Sean Spicer is just as glad as you are that he no longer speaks for Donald Trump

Wine time.
Wine time.
Image: AP/Invision/Richard Shotwell
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After a brief, troubled tenure as White House press secretary during Donald Trump’s first six months as US president, Sean Spicer resigned from his post. One year later, the endlessly mocked and memed man is back—this time hamming it up, with a palpable sense of relief that he has moved on from the White House.

At the publishing convention BookExpo today in New York City, Spicer appeared to promote his book, The Briefing, out July 24 from the conservative book publisher Regnery. In an interview with his publisher, Marjory Grant Ross, under the glare of convention center lights, Spicer reiterated how pleased he is to be out of the daily news cycle—and to have had the chance to write his book. “I saved a lot on my therapy bills, because it was very cathartic and therapeutic,” he said.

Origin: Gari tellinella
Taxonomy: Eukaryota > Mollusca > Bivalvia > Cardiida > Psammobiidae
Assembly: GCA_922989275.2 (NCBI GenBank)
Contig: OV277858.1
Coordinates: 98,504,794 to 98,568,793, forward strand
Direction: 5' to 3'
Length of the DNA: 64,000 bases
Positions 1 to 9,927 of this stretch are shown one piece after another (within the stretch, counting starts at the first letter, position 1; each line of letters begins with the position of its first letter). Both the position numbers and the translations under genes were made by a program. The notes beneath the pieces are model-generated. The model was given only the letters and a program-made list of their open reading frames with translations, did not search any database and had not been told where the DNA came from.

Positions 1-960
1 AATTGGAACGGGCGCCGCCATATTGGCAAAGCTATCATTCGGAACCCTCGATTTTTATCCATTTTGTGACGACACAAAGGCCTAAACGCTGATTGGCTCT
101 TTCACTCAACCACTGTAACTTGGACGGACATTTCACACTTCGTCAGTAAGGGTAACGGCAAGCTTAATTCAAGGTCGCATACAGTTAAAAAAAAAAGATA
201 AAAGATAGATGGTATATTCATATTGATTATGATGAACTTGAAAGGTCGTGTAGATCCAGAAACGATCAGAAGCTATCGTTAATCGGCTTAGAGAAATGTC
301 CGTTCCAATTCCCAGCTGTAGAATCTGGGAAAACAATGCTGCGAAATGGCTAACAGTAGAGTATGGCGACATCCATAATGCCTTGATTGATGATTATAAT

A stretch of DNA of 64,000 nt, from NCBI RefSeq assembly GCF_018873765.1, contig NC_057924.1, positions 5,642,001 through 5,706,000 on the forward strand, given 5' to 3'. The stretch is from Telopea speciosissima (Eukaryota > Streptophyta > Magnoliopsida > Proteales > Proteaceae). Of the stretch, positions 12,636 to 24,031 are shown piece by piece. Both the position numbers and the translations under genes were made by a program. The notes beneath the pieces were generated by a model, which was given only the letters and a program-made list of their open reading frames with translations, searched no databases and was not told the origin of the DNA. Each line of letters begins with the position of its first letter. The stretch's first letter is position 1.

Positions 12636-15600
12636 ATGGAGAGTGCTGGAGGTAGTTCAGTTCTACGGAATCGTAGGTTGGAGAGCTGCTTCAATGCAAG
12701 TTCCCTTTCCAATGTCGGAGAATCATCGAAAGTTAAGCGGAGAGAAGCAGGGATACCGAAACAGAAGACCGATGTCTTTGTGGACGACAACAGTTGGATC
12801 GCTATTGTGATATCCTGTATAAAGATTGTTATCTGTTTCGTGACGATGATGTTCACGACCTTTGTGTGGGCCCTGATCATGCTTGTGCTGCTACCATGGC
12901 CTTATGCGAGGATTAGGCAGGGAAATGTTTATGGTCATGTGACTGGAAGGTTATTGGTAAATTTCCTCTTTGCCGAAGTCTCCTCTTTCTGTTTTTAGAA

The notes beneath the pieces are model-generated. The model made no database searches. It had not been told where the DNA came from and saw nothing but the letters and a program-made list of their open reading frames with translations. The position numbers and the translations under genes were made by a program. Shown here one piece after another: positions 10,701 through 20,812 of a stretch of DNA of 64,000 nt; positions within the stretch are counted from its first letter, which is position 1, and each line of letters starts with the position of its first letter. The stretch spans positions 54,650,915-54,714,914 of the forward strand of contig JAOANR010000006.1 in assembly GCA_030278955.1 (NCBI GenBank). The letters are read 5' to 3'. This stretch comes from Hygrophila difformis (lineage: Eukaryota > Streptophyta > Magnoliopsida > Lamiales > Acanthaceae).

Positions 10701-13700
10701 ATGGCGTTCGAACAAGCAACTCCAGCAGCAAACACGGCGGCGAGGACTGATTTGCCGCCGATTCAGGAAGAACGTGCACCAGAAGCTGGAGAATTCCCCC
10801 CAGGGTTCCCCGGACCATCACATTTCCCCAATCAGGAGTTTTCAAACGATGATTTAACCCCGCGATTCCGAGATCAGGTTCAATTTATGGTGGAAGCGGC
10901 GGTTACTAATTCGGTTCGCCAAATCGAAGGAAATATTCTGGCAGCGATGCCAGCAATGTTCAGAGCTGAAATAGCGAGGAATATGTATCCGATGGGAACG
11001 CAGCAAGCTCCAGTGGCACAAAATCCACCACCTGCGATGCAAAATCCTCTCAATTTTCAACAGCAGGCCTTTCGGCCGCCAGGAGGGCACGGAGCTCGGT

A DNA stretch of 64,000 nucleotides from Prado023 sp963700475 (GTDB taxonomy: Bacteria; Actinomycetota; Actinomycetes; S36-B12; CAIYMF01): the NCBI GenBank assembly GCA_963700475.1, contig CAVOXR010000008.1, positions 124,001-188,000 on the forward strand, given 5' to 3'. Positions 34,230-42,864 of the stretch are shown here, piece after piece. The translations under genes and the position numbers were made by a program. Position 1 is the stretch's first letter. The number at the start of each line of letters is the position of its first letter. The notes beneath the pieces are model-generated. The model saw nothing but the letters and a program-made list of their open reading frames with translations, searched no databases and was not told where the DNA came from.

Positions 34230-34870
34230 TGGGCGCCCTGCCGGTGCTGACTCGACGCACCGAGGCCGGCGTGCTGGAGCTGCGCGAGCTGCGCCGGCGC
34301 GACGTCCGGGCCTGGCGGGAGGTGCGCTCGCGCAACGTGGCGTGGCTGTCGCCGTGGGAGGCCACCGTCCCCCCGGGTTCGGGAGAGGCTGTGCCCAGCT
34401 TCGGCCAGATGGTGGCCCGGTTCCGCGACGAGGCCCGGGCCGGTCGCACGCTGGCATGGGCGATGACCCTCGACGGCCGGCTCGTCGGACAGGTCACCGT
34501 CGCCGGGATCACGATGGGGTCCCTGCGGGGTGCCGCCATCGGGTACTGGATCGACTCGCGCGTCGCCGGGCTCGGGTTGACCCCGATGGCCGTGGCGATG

Throughout the interview Spicer objected to the way his every move became fodder for comedy and criticism while he was in the White House. He was widely mocked for his brusque and sometimes irate mannerisms (most memorably by Melissa McCarthy on Saturday Night Live), and for his personal habits, such as reportedly swallowing dozens of sticks of chewing gum each day.

“The intensity and scrutiny that no matter what I did, it was going to become a meme…” Spicer said, not finishing his sentence. ”I mean who cares? Some people drink coffee; I eat a lot of cinnamon gum!”

In the interview, Spicer came across as relaxed and relateable, even funny at times. As he embarks upon the publicity tour for his new book, he may well achieve the softening of his public image that former FBI director James Comey managed to pull off when he released his memoir.

Still, gum aside, many will remember “Spicey” forever for his lowest points as White House press secretary: among them, his inflation of the Trump inauguration crowds; his weird praise of Adolf Hitler for not using chemical weapons; and the way he tried to make untrue statements into facts by saying the word “period” at the end.